A Brief Summary of the Science
by Dr. Tracey Sturgill, DVM, University of Georgia
The majority of wound healing research has been performed for human medicine. Additional research in veterinary species,1-3 including the horse,4 indicates that mammalian species heal in a similar fashion. Normal healing requires a balancing act between the removal of dead tissue and the construction of new tissue. This involves a precise interaction between numerous cell types, as well as growth factors, enzymes and cytokines for normal healing to proceed.4,5 The normal healing process should proceed as in the diagram below.
Chronic wounds are due to an imbalance in the healing process. Matrix metalloproteinases (MMP) and their inhibitors, (tissue inhibitors of metalloproteinases (TIMPs)) are key for this process to occur in the horse6 as well as the human.5 In the normally healing wound, various MMPs are expressed throughout the healing process7. In chronic wounds, MMP/TIMP imbalances decrease healing. Naturally occurring cations, such as Potassium, Rubidium, Calcium, and Zinc, have been shown to alter the expression of over 10,000 genes, regulate protease imbalances, down-regulate the production of reactive oxygen species (ROS) which can damage other molecules and the cell structures of which they are a part, and stimulate re-epithelialization.8,9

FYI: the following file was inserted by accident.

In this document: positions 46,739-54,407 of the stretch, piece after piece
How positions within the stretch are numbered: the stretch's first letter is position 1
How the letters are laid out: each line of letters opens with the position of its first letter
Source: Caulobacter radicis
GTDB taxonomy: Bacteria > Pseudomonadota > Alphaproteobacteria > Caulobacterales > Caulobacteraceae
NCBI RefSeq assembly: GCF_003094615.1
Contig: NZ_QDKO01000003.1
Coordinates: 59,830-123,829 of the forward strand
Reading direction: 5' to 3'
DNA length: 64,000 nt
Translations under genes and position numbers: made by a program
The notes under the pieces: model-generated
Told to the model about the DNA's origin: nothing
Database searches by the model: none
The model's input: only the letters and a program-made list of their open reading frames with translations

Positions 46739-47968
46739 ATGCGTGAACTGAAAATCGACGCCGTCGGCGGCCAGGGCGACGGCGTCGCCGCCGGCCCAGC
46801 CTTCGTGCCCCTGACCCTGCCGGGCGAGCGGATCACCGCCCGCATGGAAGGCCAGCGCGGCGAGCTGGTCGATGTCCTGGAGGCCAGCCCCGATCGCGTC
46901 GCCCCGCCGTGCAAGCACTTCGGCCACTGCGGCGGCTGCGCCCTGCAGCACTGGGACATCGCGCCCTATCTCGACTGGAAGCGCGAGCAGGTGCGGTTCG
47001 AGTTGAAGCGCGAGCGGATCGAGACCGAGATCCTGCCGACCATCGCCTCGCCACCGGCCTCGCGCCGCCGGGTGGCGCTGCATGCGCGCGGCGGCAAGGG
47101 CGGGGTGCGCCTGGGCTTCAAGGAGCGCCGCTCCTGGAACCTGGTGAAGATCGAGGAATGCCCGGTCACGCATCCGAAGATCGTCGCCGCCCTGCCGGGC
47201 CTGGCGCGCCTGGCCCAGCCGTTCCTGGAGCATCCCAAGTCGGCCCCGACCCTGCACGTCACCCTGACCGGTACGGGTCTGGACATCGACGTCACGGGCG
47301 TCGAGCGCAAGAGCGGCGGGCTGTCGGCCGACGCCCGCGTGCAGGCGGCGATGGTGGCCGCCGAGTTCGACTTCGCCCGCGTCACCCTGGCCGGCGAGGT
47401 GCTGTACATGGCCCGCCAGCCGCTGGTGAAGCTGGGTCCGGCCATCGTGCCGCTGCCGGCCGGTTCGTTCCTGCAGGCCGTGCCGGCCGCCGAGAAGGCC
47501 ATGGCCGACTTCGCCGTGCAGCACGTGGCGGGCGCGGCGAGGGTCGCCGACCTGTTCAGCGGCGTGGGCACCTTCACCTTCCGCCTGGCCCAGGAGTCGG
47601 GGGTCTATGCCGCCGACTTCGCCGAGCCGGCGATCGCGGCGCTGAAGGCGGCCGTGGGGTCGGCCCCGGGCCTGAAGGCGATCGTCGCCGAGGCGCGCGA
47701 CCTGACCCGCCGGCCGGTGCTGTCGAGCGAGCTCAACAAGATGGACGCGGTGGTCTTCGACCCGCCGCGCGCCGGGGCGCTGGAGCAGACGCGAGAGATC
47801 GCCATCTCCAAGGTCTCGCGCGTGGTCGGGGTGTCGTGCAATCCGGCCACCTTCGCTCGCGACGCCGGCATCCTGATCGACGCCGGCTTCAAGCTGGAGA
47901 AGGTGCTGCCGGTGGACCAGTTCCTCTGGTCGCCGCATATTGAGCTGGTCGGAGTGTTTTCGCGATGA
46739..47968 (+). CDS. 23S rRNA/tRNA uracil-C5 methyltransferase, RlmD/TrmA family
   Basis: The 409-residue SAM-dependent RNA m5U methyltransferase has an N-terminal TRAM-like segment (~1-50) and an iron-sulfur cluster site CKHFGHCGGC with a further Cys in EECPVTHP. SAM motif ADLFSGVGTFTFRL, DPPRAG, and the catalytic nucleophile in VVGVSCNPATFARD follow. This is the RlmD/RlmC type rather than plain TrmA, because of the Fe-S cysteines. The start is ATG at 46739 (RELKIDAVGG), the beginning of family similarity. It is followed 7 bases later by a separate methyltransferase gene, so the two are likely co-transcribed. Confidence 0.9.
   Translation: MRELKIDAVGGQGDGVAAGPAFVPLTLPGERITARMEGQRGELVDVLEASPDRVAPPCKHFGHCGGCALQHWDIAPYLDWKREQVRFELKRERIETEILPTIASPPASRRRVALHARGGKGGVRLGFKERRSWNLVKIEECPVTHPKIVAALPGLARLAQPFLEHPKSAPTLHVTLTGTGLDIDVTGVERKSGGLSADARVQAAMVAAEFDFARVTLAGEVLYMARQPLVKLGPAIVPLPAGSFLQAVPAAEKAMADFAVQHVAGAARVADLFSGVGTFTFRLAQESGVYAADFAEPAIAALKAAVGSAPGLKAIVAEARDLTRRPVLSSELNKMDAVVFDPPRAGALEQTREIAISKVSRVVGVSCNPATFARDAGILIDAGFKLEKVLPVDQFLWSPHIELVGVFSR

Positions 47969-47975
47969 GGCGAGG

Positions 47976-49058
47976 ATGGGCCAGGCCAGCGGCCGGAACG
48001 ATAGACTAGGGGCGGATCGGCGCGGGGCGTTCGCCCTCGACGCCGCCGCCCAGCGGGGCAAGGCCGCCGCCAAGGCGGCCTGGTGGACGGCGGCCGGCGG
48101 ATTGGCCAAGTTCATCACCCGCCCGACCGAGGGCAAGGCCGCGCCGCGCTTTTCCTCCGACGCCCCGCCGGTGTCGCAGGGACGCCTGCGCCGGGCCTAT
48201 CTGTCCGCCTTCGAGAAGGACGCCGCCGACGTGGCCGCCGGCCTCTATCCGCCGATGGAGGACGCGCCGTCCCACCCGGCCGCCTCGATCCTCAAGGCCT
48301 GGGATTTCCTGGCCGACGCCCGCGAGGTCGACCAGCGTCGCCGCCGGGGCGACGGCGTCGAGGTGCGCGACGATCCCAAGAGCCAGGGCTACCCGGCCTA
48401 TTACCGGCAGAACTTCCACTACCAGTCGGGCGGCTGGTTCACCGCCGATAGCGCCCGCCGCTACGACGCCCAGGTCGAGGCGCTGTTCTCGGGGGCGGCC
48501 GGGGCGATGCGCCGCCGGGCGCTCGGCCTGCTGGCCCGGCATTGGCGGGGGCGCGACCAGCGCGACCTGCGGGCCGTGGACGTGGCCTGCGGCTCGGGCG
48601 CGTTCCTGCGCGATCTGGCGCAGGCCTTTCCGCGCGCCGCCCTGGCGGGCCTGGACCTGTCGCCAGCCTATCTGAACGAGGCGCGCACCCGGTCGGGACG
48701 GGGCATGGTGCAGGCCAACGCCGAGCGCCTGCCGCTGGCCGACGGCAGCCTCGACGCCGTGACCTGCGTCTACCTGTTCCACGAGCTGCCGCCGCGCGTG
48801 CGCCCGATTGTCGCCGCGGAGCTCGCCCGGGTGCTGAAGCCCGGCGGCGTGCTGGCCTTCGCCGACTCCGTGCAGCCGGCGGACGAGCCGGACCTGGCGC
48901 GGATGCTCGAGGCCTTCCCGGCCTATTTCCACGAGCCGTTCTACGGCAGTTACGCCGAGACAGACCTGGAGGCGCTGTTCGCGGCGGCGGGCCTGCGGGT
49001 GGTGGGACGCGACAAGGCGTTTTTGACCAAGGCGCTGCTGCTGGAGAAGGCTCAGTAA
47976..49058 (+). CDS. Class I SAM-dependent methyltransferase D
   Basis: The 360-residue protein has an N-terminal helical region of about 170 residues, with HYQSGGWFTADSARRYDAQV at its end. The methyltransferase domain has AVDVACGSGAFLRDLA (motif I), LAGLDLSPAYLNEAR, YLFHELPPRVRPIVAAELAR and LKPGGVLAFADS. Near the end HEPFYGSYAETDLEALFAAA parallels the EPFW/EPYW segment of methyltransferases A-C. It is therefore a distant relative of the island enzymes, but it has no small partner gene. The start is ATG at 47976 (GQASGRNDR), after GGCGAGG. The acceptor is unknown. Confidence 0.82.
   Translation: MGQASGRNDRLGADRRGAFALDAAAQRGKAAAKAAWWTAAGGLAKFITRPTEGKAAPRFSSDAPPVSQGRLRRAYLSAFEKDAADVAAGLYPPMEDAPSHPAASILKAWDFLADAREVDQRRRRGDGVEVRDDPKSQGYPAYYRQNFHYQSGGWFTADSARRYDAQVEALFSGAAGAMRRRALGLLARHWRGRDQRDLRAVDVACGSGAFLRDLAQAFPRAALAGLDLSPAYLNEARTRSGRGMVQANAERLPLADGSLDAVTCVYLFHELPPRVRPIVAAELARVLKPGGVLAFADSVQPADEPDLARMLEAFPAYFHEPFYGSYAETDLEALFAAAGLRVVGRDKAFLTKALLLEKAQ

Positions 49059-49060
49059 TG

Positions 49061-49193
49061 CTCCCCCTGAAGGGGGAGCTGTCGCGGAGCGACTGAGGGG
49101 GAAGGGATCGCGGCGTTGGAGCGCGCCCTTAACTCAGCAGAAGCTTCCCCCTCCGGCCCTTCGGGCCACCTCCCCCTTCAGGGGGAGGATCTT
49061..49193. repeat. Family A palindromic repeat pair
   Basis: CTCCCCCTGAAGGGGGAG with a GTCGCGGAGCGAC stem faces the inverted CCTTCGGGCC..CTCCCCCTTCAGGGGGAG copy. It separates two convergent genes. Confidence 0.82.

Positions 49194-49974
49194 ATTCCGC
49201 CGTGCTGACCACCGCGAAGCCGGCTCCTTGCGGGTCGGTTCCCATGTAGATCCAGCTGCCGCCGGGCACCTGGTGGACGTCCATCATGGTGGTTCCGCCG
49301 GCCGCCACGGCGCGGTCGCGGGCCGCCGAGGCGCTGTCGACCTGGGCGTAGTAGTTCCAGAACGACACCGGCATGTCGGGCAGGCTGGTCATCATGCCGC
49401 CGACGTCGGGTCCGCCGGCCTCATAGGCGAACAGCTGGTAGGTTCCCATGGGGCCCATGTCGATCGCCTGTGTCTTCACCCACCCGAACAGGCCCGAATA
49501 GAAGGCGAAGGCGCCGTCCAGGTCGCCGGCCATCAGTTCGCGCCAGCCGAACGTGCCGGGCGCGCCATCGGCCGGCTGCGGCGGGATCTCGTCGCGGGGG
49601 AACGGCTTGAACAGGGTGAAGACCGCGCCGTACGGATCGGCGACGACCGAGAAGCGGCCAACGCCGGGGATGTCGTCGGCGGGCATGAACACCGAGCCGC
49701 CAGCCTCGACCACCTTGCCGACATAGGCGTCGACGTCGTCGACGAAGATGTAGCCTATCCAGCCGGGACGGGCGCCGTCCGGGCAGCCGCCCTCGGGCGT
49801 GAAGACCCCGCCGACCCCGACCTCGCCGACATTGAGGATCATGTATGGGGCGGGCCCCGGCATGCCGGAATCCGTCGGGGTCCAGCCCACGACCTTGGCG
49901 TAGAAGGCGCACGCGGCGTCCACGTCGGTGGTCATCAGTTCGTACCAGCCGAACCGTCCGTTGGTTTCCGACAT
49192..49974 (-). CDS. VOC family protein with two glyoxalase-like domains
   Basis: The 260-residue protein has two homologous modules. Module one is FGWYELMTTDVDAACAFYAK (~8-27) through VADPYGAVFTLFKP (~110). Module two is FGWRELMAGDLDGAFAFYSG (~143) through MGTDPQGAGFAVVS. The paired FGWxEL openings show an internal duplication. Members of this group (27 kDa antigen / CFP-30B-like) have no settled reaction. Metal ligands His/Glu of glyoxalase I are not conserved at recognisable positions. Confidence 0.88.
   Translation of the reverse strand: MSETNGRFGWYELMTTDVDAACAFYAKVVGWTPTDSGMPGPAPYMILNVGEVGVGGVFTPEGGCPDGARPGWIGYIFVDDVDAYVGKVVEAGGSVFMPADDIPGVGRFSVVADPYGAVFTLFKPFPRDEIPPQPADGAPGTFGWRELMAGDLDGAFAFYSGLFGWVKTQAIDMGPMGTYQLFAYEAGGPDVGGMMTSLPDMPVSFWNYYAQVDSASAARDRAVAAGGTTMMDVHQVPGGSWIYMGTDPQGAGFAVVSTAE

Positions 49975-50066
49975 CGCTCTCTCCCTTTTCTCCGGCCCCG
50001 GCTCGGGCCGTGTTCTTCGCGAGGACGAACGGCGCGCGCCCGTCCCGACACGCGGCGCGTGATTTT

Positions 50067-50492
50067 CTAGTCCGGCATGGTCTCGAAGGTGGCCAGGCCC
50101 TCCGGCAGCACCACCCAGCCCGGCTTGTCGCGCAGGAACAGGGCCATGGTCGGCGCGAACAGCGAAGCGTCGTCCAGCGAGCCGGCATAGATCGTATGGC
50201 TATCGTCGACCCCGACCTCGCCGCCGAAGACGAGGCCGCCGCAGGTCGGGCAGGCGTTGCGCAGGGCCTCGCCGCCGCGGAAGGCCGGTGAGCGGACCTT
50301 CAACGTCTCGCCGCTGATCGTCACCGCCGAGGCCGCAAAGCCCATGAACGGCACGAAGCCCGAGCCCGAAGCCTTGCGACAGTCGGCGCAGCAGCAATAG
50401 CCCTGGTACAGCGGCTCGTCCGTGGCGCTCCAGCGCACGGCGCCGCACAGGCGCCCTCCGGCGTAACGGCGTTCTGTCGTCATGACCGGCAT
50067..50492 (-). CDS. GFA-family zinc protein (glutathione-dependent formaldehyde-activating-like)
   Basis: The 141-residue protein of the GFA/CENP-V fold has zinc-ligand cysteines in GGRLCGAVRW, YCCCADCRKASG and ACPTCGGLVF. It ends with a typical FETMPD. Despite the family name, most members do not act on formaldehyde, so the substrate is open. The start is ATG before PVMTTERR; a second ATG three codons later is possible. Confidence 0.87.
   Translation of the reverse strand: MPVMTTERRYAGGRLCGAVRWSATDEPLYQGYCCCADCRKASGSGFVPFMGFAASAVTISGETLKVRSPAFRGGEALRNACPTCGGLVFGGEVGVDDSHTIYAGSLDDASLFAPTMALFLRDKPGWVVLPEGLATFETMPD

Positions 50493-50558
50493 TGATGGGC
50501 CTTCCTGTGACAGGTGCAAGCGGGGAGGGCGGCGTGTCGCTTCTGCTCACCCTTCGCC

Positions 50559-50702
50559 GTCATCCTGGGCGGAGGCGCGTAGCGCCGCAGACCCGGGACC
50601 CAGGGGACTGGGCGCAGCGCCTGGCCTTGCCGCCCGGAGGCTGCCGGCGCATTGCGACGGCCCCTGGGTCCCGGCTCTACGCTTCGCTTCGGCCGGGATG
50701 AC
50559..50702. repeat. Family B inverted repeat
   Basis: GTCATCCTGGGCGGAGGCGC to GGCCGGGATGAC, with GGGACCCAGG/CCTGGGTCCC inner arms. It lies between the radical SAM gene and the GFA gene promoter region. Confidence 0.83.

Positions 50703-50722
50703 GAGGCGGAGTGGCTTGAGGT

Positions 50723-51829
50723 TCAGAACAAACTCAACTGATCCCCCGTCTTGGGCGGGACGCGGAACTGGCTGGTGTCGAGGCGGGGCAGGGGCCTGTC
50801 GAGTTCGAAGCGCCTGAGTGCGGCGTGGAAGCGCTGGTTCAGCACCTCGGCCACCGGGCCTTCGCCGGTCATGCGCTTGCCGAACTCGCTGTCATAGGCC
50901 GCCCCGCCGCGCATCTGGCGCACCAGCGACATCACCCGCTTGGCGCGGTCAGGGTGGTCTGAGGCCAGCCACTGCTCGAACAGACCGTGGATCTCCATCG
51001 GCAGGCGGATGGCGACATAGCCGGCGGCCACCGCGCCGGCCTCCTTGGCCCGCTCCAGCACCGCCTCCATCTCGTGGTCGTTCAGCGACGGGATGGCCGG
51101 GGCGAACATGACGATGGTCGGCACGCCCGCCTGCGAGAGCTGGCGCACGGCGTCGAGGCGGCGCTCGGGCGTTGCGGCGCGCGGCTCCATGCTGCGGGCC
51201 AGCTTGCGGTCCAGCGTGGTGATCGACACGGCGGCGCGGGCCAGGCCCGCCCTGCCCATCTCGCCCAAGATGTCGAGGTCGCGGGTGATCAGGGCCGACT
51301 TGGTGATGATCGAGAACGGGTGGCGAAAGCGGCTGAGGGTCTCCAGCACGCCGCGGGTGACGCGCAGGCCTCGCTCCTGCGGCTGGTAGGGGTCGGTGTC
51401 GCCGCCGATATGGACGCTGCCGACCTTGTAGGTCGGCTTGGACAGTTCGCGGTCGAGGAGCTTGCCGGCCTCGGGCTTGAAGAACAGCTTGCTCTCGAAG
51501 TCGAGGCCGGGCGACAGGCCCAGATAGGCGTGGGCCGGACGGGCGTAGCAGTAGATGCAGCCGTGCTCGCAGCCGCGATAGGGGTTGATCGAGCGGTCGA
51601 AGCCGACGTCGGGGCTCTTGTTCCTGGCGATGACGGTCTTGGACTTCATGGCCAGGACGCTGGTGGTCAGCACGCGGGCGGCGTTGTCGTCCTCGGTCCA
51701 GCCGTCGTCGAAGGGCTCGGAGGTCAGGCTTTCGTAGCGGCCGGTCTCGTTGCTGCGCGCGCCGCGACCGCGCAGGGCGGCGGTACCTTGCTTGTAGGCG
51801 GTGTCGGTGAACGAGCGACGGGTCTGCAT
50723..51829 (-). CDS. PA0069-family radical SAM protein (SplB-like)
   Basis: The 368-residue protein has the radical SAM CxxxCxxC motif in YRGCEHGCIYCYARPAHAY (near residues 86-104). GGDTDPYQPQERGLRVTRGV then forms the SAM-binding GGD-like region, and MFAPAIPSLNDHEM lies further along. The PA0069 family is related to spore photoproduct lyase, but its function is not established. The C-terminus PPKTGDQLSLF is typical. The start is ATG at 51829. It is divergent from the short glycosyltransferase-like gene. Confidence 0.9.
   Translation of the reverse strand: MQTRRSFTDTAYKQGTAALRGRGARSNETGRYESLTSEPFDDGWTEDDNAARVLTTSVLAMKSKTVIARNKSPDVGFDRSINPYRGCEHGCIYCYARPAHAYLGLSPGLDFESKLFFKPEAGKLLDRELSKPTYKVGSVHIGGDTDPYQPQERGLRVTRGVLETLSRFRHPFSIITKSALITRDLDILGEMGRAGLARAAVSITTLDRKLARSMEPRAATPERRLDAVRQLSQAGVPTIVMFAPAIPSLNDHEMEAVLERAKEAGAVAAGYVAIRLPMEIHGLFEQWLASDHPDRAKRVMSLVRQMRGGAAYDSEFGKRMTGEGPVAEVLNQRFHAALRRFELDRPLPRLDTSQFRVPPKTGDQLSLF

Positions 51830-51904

100% MONEY BACK GUARANTEE
If you are not completely satisfied with the results of QuickDerm, contact your distributor or call VetCare for a full refund.
1. Madlener M. Differential expression of matrix metalloproteinases and their physiological inhibitors in acute murine skin wounds. Arch Dermatol Res 1998;Jul:S24-29.
2. Corr DT. Biomechanical behavior of scar tissue and uninjured skin in a porcine model. Wound Repair and Regeneration 2009;17:250-259.
3. Vu TH, Werb Z. Matrix metalloproteinases: effectors of development and normal physiology. Genes Dev 2000;14:2123-2133.
4. Theoret CL. Update on Wound Repair. Clinical Techniques in Equine Practice 2004;3:110-122.
5. Martin P. Wound healing–aiming for perfect skin regeneration. Science 1997;276:75-81.
6. Cochrane CA. Models of in vivo wound healing in the horse and the role of growth factors. Veterinary Dermatology 1997;8:259-272.
7. Clutterbuck AL, Harris P, Allaway D, et al. Matrix metalloproteinases in inflammatory pathologies of the horse. Vet J;183:27-38.
8. A.J.J. van den Berg I. A novel formulation of metal ions and citric acid reduces reactive oxygen species in vitro Journal of Wound Care 2003;12.
9. Hoekstra MJ. Polyhydrated ionogens regulate matrix metalloproteinase expression and reactive oxygen species production in recalcitrant wounds. Wound Repair and Regeneration;77.